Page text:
It seems like a just a few years ago that 80s style horror comedies were all the rage in indie cinema. The new trend seems to have turned to slow burn supernatural thrillers these days. I’ll be honest, I miss the great 80s revival. Films like TURBO KID and THE FP really knocked it out of the park when it came to creating movies that felt very 80s without necessarily having to look 80s. I’m sad to see the genre moving away from that now. So many recent indie horror movies are so brooding and serious. Honestly, it’s getting boring. I understand having a slow burn style if your movie calls for it, but so much of it has been an excuse just to fill run-time. Filmmakers like Jason Coffman are fighting the good fight, however, keeping indie horror fun.
Coffman’s HOUSESITTERS is the story of two porn addicted, lazy, and oddball best friends who take a house sitting job from a mysterious stranger only to find that the house has secrets of its own ready to mess up their good time. Hilarity ensues when a little monster called the Little Bastard shows up and starts eating the sitters’ guests.
Jason Coffman is a local filmmaker, writer, and critic from Chicago, which also happens to be my home city as well. I was very aware of Coffman’s work prior to viewing this film, and truth be told, he’s a writer that I really admire. I had only previously seen a (quite impressive) short of his called TAPE, so, I was really excited to jump in and watch his latest feature film. What I got to see was a nearly complete work in progress cut of the film, and I liked what I saw.
Knowing Coffman’s writings on the genre and having seen that previous short of his, HOUSESITTERS was not what I was expecting from him at all. It’s a fun and silly comedy with a gnarly little puppet monster. I talked about my fondness for 80s style horror comedies earlier, but those are not easy movies to pull off. Sure TURBO KID and THE FP were great, but so many nameless, forgotten indies try to capture that feeling and just end up coming off as obnoxious.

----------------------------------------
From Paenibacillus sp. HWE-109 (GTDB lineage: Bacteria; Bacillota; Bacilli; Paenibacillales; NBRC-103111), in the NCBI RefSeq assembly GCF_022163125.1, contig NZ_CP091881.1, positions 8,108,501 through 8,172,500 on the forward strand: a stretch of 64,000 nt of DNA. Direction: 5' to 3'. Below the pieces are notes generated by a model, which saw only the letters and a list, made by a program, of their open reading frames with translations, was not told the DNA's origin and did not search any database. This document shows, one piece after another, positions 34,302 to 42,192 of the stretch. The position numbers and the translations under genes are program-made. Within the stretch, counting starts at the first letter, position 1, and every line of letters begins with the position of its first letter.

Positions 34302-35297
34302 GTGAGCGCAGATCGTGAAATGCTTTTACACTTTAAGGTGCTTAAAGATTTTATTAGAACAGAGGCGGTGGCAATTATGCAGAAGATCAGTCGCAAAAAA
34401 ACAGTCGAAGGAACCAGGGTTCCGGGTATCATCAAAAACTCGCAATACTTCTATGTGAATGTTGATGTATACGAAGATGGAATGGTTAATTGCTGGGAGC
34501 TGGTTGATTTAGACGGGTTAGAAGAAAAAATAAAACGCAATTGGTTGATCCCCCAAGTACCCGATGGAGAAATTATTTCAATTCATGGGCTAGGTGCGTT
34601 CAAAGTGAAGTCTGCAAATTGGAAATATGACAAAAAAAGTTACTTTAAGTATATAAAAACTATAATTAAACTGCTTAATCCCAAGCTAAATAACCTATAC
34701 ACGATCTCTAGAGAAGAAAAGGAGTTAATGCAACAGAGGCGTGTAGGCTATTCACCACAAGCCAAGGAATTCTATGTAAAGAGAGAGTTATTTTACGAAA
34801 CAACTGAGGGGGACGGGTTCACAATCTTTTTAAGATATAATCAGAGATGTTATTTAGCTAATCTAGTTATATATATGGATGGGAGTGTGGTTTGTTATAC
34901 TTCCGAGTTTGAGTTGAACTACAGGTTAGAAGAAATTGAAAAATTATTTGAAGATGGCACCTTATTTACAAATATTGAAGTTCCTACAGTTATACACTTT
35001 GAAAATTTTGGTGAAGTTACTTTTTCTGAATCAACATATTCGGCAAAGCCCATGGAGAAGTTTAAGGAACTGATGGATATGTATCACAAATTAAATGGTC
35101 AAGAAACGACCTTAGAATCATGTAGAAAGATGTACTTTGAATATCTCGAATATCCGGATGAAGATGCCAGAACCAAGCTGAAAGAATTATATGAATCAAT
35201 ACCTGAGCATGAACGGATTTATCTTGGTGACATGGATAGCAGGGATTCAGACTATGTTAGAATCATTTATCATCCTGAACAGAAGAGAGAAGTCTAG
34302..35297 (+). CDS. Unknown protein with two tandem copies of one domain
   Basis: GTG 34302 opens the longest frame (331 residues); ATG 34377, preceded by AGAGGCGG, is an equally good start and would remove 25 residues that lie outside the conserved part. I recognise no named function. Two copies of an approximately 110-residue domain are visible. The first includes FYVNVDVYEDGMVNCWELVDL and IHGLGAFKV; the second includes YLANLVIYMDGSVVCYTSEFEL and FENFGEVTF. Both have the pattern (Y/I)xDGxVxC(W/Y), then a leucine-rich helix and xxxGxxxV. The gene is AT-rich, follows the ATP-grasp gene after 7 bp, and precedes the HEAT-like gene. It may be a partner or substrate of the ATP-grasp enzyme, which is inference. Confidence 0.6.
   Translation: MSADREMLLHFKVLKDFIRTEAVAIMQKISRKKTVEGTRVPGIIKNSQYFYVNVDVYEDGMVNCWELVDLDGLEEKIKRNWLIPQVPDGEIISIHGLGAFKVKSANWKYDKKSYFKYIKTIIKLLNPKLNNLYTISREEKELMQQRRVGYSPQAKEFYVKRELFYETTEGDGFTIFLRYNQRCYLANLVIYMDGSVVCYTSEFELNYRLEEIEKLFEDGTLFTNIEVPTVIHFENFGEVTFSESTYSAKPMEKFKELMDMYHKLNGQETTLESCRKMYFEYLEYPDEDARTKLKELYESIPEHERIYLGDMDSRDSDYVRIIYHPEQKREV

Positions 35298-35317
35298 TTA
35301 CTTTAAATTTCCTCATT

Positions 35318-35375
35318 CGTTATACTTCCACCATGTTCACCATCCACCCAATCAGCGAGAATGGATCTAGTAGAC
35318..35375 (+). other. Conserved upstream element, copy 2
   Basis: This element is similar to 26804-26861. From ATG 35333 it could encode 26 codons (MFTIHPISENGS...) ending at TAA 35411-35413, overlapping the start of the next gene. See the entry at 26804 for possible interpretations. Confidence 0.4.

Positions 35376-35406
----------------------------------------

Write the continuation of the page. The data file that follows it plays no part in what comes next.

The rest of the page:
Thankfully, Coffman totally gets it and captures an almost infectious spirit of fun with this film. From moment one, where we are introduced to Angie and Izzy as they advertise their house sitting service, we know exactly the kind of humor were dealing with. It sets us up nicely for the ride we’re about to embark on.
Once we get to the house, the film really embraces the camp and we’re introduced to the evil monster, Little Bastard. Bastard is a small head and arms who is mostly sharp teeth and looks like a large version of finger puppet monster. It attacks the pizza guy and even one of the girl’s boyfriends. Only later do we learn it’s true purpose and what master he actually serves.
At a scant 60 minutes in it’s current form, HOUSESITTERS flies by, effortlessly moving from one ridiculous scenario to the next. The breakneck pace is punctuated by a nice fuck-you kind of ending that both reminded me of a Coen Brothers comedy and Michael Haneke’s Funny Games. HOUSESITTERS is a truly bizarre comedy and it embraces it.
Most of the cast does a good job in their roles in the film. Our leads are watchable and endearing, despite their characters’ many flaws. The real standout here comes in pretty late into the film in the form of the character of Greg played Jay Bidwell. He has such a knack for comic delivery, and I was happy to see what the filmmakers actually do to the character near the end of the film.
Jason Coffman does a great job keeping the scenes moving along nicely and never letting up on the movie’s speedy pace. He brings the film’s colorful characters to life nicely and makes certain the audience is never bored. I’ll definitely be excited to see what he does next as a filmmaker.
Some things that don’t work in the film are some obvious pitfalls for a low budget comedies. Some of the jokes early on fall flat. The humor picks back up as the movie goes on even though there’s still some misses along the way. The story, most certainly accommodating the film’s low budget, is a little thin and barely makes it to the 60 minute mark. Finally, the movie unfortunately looks low budget. We don’t see a lot of fancy camerawork on display, and the lighting in some scenes leaves a lot to be desired. Hopefully, the uneven lighting is something that will get fixed slightly in the film’s color correcting process.
Overall, though, I had a good time with HOUSESITTERS. I think fans of odd, 80s style horror comedies will find a lot to enjoy here. The movie’s exceptional pace and unique attitude make up for it’s low budget shortcomings. HOUSESITTERS will be one to look out for when it bursts on the festival circuit. I’ll most certainly be checking it out again.
Check out the trailer here: